It is open source tool, anyone can download & use
It supports various operating environments (Windows, Linux, Mac etc...)
It supports various programming languages to create and execute Tests
It supports all popular web browsers
It supports parallel test execution
It uses less Hardware resources as compare to other popular tools like ...QTP/UFT
Open source, active contributions 24/7
Wide range of supported languages
Lots of online resources
Good multi browser support / Parallel testing
Excellent for what it does (when you learn to implement it properly to prevent flaky/brittle tests)
Easy integration with the likes of Maven/TestNG/Jenkins etc
Multi OS support
Lightweight in terms of ...
Right now you might not see much need for a single repository design. Later, you may find your opinion changes.
You might want to use a single repository if
you need to keep your different projects in sync. It's more difficult to keep separate repositories in sync than a single repository.
your team members will need to switch between ...
If the Java GUI application is based on Swing, AssertJ Swing is probably one of the best open source libraries. It's a fork of FEST and has several advantages:
Simulation of user interaction with a GUI (e.g. drag 'n drop)
Reliable GUI component lookup (by type, by name or custom search criteria)
Support for all Swing components included in the JDK
When you set out to solve as general a problem as "something that can be used to test just anything", the programming language you use to code the framework is less important than the abstractions you support. That is where I would start.
Adding to the awesome and very detailed existing answers. There is a well-known success story of using a single large repository - Facebook and Google. As of 2014, Facebook's main repository was 54 GB in size. As of 2016, Google's main repository had 35 millions commits.
One of the most important advantages of having a single repo is atomic commits across ...
I would apply KISS and YAGNI principle: Keep It Simple, and You Ain't Gonna Need It.
Start with one, and split into separate repositories when you can see the business need for it, and benefits.
I agree with @KatePaulk with pros and cons, but when no obvious benefits, I would go with simpler solution: single repository.
Running all tests at once is something that a Continuous Integration server should do for you, not something you do manual as it lets you wait for a long time. Let a server do the work and reporting.
Multiple repo's have the following advantages:
Easier to schedule parallel-runs in a CI. Will be faster. (technically also possible with a single repo, but ...
I know about several open source tools hosted on GitHub but didn't try them yet. Just created a list for future learning. Any additions and comments are welcome.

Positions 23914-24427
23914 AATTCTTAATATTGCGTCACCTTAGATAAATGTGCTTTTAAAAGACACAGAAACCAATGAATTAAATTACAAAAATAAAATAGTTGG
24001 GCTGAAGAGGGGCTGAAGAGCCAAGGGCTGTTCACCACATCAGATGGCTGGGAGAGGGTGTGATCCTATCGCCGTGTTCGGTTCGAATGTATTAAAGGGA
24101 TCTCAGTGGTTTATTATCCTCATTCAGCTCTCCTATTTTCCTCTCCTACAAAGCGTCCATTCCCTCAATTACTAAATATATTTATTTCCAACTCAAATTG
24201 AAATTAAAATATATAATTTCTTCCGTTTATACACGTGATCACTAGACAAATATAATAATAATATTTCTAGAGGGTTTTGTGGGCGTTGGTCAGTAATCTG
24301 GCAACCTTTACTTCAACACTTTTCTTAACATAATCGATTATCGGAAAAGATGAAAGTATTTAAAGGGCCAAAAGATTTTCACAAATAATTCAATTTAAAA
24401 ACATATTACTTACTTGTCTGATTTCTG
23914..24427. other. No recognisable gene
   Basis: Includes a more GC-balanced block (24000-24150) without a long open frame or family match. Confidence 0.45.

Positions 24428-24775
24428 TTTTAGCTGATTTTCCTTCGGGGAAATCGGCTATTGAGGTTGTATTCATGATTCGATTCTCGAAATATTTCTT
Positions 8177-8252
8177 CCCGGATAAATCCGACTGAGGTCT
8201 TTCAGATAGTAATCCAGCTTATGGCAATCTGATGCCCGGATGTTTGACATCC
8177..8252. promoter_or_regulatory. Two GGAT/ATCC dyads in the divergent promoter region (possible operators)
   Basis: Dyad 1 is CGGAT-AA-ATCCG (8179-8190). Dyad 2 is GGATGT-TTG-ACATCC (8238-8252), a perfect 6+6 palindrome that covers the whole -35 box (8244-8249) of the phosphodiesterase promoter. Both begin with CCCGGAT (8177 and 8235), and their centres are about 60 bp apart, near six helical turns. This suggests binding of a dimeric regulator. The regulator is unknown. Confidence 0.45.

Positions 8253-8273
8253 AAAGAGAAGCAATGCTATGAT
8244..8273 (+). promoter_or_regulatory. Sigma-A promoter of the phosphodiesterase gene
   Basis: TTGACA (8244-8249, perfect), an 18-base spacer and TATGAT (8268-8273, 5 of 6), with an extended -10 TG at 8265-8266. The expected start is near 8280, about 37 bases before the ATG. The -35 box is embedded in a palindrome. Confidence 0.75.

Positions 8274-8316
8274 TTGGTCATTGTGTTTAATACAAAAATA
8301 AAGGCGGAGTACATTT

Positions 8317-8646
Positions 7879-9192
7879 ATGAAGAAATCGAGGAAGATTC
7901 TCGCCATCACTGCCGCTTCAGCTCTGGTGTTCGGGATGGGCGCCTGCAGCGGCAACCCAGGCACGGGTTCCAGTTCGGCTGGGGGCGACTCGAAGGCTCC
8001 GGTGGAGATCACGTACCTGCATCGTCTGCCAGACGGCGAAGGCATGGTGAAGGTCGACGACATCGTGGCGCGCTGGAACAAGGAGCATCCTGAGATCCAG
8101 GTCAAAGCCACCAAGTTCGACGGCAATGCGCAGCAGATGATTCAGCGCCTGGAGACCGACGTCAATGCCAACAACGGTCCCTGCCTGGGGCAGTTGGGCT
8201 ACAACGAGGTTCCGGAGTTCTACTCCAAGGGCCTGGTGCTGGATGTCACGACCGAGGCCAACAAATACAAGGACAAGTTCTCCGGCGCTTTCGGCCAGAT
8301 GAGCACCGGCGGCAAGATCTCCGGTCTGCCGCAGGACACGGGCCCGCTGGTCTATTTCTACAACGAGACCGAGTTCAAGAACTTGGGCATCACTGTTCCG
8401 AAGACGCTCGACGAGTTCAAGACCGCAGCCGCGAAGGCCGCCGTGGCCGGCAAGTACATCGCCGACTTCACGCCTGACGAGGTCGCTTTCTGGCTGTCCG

TestFX - 213*
Automation (Groovy & Java) - 48*
swinger (JRuby, Cucumber-based) - 47*
Marathon - 31*
Window Tester - 5*
This list might be updated in the future. I'm maintaining it at the ...
You are doing something very weird. JMeter threads are totally independent and each thread has its own context, variables, cookies, etc.
If you have 1 thread - it will execute 8 requests in sequential order (upside down)
If you have 2 threads - each of 2 threads will execute 8 requests in sequential order
So I would recommend removing your ...
Pros: you can start writing cross-browser code in your favorite programming language in a matter of hours
Selenium tests are unstable.
WebDriver libraries version trail the auto-updating browser and there’s always something small that doesn’t quite work. Often when you get the new version of the Selenium libraries that is supposed to fix the issue, ...
Normally what you call a Test Runner is a part of testing framework that is responsible to define which code of yours can be considered a test code and that is responsible to execute the test code. Test runner does not make sense with no respect to test framework as well as vise versa.
You've correctly spotted the problematic use of dynamic ids, that makes it hard(er) to write and maintain tests with Selenium.
I'm not entirely sure, but it should be possible for the developers to add (unique) names to each widget, making stuff easier to find.
Regarding your question, 'what are the tools', I suggest you take a look at Sencha's own testing ...
From the comment to answers, @Crustyeyelids, there is a big misunderstanding. There is a big difference between:
"Selenium IDE" (small part of the Selenium project) and
Selenium project with all the components: Grid, Webdriver, Selenium Server (and IDE).
Selenium IDE is almost useless, for real production tests.
Selenium (project) is W3C standard for ...